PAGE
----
American Genre Painting


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The Politics of Everyday Life

Elizabeth Johns


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American genre painting flourished in the thirty years before the Civil War, a period of rapid social change that followed the election of President Andrew Jackson. It has long been assumed that these paintings—of farmers, western boatmen and trappers, blacks both slave and free, middle-class women, urban urchins, and other everyday folk—served as records of an innocent age, reflecting a Jacksonian optimism and faith in the common man. In this enlightening book Elizabeth Johns presents a different interpretation—arguing that genre paintings had a social function that related in a more significant and less idealistic way to the political and cultural life of the time.


Analyzing works by William Sidney Mount, George Caleb Bingham, David Gilmore Blythe, Lilly Martin Spencer, and others, Johns reveals the humor and cynicism in the paintings and places them in the context of stories about the American character that appeared in sources ranging from almanacs and newspapers to joke books and political caricature. She compares the productions of American painters with those of earlier Dutch, English, and French genre artists, showing the distinctive interests of American viewers. Arguing that art is socially constructed to meet the interests of its patrons and viewers, she demonstrates that the audience for American genre paintings consisted of New Yorkers with a highly developed ambition for political and social leadership, who enjoyed setting up citizens of the new democracy as targets of satire or condescension to satisfy their need for superiority. It was this network of social hierarchies and prejudices—and not a blissful celebration of American democracy—that informed the look and the richly ambiguous content of genre painting.

"A major study that takes a synthetic view of the entire subject of genre painting and makes clear and convincing the deeper significance of this body of work."—Jules D. Prown, Yale University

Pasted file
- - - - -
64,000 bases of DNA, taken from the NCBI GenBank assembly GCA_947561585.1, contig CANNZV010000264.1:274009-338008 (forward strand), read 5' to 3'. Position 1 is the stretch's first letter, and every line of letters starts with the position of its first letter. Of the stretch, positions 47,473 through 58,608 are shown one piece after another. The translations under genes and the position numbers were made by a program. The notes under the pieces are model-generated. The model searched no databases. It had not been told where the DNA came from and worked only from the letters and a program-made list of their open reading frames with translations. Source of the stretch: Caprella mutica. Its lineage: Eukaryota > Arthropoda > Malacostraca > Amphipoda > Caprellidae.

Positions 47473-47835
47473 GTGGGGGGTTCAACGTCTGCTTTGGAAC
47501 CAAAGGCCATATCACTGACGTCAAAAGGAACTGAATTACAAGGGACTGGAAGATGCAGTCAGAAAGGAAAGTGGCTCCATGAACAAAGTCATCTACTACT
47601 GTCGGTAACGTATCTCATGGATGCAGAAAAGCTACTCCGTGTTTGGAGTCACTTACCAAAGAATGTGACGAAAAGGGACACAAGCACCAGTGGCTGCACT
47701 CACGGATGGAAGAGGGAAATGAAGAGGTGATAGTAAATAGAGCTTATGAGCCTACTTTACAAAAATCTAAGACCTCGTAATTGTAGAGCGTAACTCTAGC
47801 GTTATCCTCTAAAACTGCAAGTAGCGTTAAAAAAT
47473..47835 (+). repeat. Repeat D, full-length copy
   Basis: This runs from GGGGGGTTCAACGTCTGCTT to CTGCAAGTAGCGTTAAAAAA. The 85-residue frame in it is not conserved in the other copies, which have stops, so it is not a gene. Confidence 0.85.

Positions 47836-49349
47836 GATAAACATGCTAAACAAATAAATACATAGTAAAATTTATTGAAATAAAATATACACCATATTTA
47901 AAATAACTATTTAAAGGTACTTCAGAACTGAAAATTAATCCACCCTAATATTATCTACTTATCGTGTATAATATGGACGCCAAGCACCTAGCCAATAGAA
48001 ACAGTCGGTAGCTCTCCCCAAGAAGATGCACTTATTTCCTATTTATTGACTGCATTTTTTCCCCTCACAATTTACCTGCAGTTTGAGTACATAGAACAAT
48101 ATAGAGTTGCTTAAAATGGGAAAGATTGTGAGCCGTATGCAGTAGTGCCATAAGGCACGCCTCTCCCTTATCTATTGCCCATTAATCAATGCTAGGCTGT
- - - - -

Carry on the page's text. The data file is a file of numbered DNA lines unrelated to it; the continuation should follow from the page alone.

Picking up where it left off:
"A wonderfully intelligent and original book filled with unexpected hypotheses, explorations, and revisions."—Michael Kammen, Cornell University

"Highly recommended, because this is the first attempt to treat American genre painting in a way that American landscape and history painting have been discussed in the last few years, i.e., with an awareness that art is designed to further the ideas or interests of its patrons and viewers."—Choice

"The range of [Johns's] scholarship and the subtlety of her thesis make this a landmark study of genre painting."—American Studies International

"A highly original and persuasive history of antebellum genre painting in the United States. It is a revelatory history in which . . . [Johns] brings forth fresh insights page after page. . . . [William Sidney Mount], Richard Caton Woodville, George Caleb Bingham, Willian Ranney, James Clonney, Eastman Johnson, Lily Martin Spencer, and David Gilmore Blythe are among the numerous key figures in this history. . . . Incorporates questions of race, gender, economics, geography and power that . . . have never before been treated so effectively as an interlocking complex."—David Tatham, Art Journal

"Johns has written an innovative essay. Integrating art historical methods with the concerns of American cultural studies, she shows how paintings engaged the larger world. Her reading of the elusive, many-layered meanings of genre paintings establishes a benchmark for scholars who wish to understand visual images in their historical contexts."—Rodney D. Olsen, American Quarterly

"Johns's readings of paintings are nuanced and open, underscoring her thesis that these images were the loci of ideological conflict rather than national consensus."—David Bjelajac, American Historical Review

"American Genre Painting is an insightful, refreshing, and beautifully illustrated collection that rewards reader and reviewer."—Todd S. Gernes, Winterthur Portfolio

"Johns brings sociology and hard politics to her analysis of American painting. . . . [Her book is a] knowing commentary upon the society on whose walls these paintings hung."—Wilson Quarterly

Named most outstanding book in Arts, Literature, and Language in the Association of American Publishers' 1991 Excellence in Professional and Scholarly Publishing Awards
ISBN: 9780300050196
Publication Date: December 25, 1991
272 pages, 8 1/2 x 11 1/4
55 b/w + 25 color illus.